The Human Side of Research
At the age of eighteen I began to dream of opening my own flower shop or becoming an engineer. However, the course work in business or physics required to accomplish these goals either did not interest me or was a struggle. Surprisingly, when other students groaned at their test scores in chemistry class, I sat quietly in shock when I got nearly perfect scores. I was fascinated by chemical theory and atomic structure, so I followed my aptitude and completed my bachelor's degree in chemistry. I always knew I would someday want to apply that knowledge in the medical field and, hopefully, make a significant contribution in disease research. Changing my focus from chemistry to biochemistry in graduate school was the first natural step toward accomplishing my goal. Oregon State University offered a unique opportunity to work in an atmosphere more focused on biophysics and the chemistry of biochemistry. The Department of Biochemistry is also linked to the Linus Pauling Institute, which has the attractive aspect of disease-oriented research. I was introduced to LPI Principal Investigator Dr. Joe Beckman, whose laboratory focuses on Lou Gehrig's disease. My dreams of working on disease were starting to become a reality.
Working in Dr. Beckman's lab allowed me to find a way to apply chemistry to disease by investigating the role of free radicals in neurodegeneration. Recent breakthroughs in scientific techniques have revealed the significant role free radicals play in disease progression, establishing a new frontier in free radical research—a perfect fit for my background.
The research on Lou Gehrig's disease (also called amyotrophic lateral sclerosis, or ALS) in Dr. Beckman's lab focuses on the mechanism that causes the progressive death of motor neurons. ALS is a fatal neurodegenerative disease, and the cause remains elusive, as does a cure. Dr. Beckman observed an increased production of free radicals in ALS and asked the question, "Did free radicals kill Lou Gehrig?" My research in the lab has been on two free radicals, nitric oxide (NO) and superoxide (O2.-), and how they can combine to create a toxin, peroxynitrite (ONOO-), which we believe could be responsible for killing motor neurons (see illustration below). This past year, my research has been specifically focused on detecting the peroxynitrite precursor, superoxide. Unfortunately, the most popular fluorescent moiety used to detect superoxide, dihydroethidium, is not actually specific for superoxide at all.
Publications from the mid-1980's demonstrating this lack of specificity seem to have been forgotten. I was asked to characterize the chemistry of a new derivative of dihydroethidium, which might serve as a more specific tool. To do this, I learned several techniques, such as mass spectrometry, nuclear magnetic resonance spectroscopy (NMR), culturing primary neuronal cell lines, imaging those cells by confocal microscopy, and isolating mitochondria from rat hearts to measure superoxide generation. While analyzing this new probe, I found a simple fluorometric method that provides the specific detection of superoxide. I now intend to apply this technique of superoxide detection to motor neurons in culture and test for increased superoxide generation in an ALS animal model. Moreover, I can use this method to test agents, such as metal chelators, that might inhibit the increased generation of superoxide in ALS.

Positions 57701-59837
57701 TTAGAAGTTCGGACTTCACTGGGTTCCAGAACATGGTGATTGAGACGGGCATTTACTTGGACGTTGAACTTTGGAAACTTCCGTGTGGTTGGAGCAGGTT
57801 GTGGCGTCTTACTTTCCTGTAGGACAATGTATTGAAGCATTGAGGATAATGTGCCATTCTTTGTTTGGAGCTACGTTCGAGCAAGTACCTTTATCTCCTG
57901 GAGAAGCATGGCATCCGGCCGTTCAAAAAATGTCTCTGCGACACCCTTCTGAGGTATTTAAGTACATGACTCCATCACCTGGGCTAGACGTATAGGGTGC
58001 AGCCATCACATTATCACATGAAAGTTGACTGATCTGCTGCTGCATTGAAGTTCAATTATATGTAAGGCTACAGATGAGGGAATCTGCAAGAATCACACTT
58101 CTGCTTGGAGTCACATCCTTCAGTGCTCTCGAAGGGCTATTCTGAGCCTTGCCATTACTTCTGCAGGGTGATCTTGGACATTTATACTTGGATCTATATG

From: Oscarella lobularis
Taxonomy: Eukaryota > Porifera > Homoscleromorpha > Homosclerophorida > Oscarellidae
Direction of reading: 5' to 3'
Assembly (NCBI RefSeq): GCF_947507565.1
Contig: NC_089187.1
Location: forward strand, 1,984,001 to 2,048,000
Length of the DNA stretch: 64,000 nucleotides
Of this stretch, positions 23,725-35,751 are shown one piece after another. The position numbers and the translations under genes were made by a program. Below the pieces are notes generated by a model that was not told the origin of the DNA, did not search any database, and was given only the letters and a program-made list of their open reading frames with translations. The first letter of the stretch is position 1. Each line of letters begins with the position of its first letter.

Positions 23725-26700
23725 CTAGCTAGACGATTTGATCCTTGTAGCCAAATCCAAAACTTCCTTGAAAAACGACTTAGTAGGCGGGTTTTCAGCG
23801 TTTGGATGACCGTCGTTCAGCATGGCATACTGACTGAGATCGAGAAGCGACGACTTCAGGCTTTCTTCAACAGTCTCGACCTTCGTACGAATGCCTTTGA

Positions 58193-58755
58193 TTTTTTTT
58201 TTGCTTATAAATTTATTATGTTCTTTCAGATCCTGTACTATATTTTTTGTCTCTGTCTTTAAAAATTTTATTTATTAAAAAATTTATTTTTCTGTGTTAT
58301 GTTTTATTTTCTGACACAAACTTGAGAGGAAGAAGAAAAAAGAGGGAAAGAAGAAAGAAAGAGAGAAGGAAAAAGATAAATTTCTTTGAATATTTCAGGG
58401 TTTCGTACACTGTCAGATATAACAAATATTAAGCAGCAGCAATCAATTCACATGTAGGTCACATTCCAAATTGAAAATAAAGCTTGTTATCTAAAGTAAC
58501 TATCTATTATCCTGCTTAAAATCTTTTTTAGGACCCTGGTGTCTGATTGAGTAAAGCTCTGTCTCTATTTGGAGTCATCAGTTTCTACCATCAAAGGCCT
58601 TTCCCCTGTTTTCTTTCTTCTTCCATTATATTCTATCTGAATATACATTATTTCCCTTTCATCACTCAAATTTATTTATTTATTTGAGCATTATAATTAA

These investigations have also emphasized to me the importance of collaboration in the international scientific community. I have worked with scientists from Uruguay on the isolation of motor neurons and with a scientist from England, Dr. Michael P. Murphy, on the use of electrochemical probes. Attendance at international meetings, provided for by my LPI graduate fellowship, has been a major part of facilitating these connections. Presenting research at these meetings has also helped me discover the enjoyment of communicating my research to other people. I intend to pursue a research career applying my background in chemistry to the question of free radicals in neurodegeneration. I am also excited by the prospect of teaching biochemistry.
One valuable lesson I have learned while working for Joe Beckman is the importance of research to patients. Joe does an excellent job of educating ALS patients not only by giving lectures in hospitals and elsewhere, but also by inviting patients to visit our lab. Moreover, I've watched him take time for the seemingly smaller tasks, such as making driving arrangements for patients to attend ALS meetings. Developing and maintaining contact with patients has also become a very important goal for my research career. During the past few years I was able to volunteer to help with an ALS patient. I first met "Bob" when Joe had invited him to come visit our lab. Over the period of one year, Bob's condition had deteriorated. He was able to visit our lab, but then he became immobilized at home. We volunteered to do jobs at his home that he could no longer do, like pruning trees in his orchard and hanging up a birdhouse by the bedroom window. I also remember a very sad visit with Bob's wife at his funeral—another vivid reminder of the tragedy of ALS. I was the only member of the lab at the funeral, and I felt like a representative from the group that could have potentially prevented this loss but had not yet found a way to do so.
My experience with Bob taught me that the work we do is very important to real people. Combining academic research with human affairs completes my dream of trying to make a difference by working on neurodegenerative diseases.
Last updated June, 2006